Illustration of Orange Roughy, Hoplostethus atlanticus.

The orange roughy coming of age now were born when fishing was just getting started—but “we’re not seeing the number of babies that we would have expected from a virgin population.” Individual fish may not breed every year, he says, or maybe the sample sizes are too small—scientists aren’t doing enough research tows to get a clear picture.

“We know more about orange roughy than many of our New Zealand fish species. But they are difficult to measure and to manage,” he says. That’s because of their age, the great depths they live at, and the fact that hundred-year-old fish aren’t dumb—they learn.

“When a new feature is fished, catch rates decline much faster than the population does. That’s probably the fish learning that when you hear a rumble of a boat overhead, you get out of the way.” In the western Chatham Rise, for instance, orange roughy like to spawn on Morgue—a seamount that has been closed to fishing since 2001.

Orange roughy seen at depth on an underwater camera.

Barry Weeber from the conservation group ECO worries that dragging trawl nets through groups of fish while they’re spawning may be putting them off their game.   “We need a lot more information than New Zealand currently has about orange roughy.” By 2014, we were spending less than half on fisheries research in real terms than we did in the 1990s, he says, and it’s only gotten worse since then.

“It’s basically ‘fish and hope’—you hope that in 30 years’ time that the fishery is still there, and you haven’t had huge impact on it.”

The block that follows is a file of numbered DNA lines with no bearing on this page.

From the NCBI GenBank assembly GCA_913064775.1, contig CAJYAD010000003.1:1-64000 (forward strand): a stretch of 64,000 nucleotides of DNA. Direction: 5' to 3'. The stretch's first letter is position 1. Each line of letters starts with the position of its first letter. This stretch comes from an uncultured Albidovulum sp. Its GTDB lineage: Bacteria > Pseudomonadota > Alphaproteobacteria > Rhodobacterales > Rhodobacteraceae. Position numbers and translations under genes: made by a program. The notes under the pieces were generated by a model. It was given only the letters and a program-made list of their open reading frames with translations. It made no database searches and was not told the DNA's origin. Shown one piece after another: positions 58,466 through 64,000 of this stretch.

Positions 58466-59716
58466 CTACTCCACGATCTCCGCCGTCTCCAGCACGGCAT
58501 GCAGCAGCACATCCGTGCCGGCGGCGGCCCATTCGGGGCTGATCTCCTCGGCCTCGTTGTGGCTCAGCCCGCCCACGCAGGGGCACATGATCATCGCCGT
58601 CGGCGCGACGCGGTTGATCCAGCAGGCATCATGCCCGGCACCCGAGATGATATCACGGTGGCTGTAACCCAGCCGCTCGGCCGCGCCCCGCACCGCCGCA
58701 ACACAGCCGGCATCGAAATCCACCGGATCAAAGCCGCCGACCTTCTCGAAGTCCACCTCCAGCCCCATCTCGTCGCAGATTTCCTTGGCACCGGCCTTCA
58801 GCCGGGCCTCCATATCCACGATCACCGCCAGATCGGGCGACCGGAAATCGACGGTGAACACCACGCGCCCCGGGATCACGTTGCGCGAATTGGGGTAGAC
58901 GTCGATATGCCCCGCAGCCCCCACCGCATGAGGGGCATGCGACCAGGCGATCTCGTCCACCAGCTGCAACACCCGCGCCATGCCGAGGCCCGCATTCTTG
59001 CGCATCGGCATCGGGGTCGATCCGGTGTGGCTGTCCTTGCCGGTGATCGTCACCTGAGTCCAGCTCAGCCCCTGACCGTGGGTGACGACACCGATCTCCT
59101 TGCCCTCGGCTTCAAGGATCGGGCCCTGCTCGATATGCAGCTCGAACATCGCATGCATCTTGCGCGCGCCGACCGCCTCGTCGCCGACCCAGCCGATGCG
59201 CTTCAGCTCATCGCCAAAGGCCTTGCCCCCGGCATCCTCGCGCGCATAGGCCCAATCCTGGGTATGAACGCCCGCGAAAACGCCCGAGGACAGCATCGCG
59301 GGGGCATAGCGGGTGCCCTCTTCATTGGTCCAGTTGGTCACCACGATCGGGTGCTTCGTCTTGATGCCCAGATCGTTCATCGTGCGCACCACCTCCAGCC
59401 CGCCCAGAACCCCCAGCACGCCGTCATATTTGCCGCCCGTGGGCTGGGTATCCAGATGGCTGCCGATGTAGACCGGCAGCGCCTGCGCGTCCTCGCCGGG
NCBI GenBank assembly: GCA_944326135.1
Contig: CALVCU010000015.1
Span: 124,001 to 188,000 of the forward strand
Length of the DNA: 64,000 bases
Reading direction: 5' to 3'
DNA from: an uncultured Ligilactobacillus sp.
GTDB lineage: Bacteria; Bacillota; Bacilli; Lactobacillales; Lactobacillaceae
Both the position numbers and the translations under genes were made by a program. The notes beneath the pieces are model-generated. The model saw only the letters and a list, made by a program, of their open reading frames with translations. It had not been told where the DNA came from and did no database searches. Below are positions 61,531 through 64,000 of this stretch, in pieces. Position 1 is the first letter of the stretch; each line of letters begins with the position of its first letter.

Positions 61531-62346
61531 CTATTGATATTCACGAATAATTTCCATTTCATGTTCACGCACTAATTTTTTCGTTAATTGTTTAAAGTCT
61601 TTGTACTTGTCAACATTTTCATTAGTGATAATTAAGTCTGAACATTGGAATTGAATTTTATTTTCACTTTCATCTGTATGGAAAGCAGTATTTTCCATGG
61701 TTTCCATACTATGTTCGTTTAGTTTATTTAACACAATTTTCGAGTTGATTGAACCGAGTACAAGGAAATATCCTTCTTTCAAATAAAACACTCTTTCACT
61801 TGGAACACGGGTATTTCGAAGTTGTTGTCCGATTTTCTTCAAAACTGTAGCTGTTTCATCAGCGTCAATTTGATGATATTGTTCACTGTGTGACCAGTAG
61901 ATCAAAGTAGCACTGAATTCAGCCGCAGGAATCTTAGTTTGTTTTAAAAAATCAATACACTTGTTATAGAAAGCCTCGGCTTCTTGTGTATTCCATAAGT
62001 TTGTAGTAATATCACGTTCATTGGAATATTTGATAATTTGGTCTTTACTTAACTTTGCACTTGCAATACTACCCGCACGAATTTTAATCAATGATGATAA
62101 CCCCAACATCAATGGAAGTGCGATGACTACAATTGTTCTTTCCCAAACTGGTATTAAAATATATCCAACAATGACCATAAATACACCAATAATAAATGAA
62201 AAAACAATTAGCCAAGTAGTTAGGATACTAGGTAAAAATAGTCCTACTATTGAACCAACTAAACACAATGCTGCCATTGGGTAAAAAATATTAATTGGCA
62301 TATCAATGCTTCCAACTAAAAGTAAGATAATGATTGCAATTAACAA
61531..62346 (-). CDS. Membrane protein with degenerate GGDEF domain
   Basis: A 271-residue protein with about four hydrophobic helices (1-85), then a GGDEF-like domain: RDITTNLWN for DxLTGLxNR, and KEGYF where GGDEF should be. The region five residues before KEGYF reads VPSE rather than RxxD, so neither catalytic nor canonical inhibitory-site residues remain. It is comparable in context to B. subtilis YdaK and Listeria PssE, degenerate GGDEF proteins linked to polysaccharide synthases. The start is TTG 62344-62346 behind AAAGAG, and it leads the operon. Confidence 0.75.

Fisheries New Zealand is currently consulting on three options for the south and east Chatham Rise fishery from October—cuts of 15, 35, or 40 per cent to the existing total allowable catch. The new uncertainty means “the status quo is not an option,” the discussion paper says. (Submissions close at 5pm on Monday, 24 July.)

The 35 per cent cut would take the allowed catch back to 2018 levels, while 40 per cent is based on what the 2022 acoustic survey suggests about the size of the breeding population. That would be a start, says Weeber.

“You’ve got to be precautionary, and in the main, they haven’t been.”

O’Driscoll is worried too—about the implications for the fish, and for fishers’ livelihoods, if we get it wrong. “The indications are that we might not be in the place that’s best for everybody, and we should be trying to get to a better place—so the industry can catch more fish, and we’re not threatening the sustainability of the population.” But the government is responding to evolving science, and that’s what’s supposed to happen, he says.

“Have we got it exactly right? Probably not. But the stocks are relatively stable, they’re not plummeting towards zero. We’re still observing aggregations of thousands of tonnes of orange roughy on the Chatham Rise.”

“Significant work” is now needed before scientists can pull together an accurate stock assessment, officials say—including further surveys at sea and examining orange roughy ear-bones, called otoliths, to learn more about their age. The new information may also have implications for the health of other orange roughy fisheries around New Zealand, O’Driscoll says, so all future stock assessments will need to check whether the same problems are occurring in other places.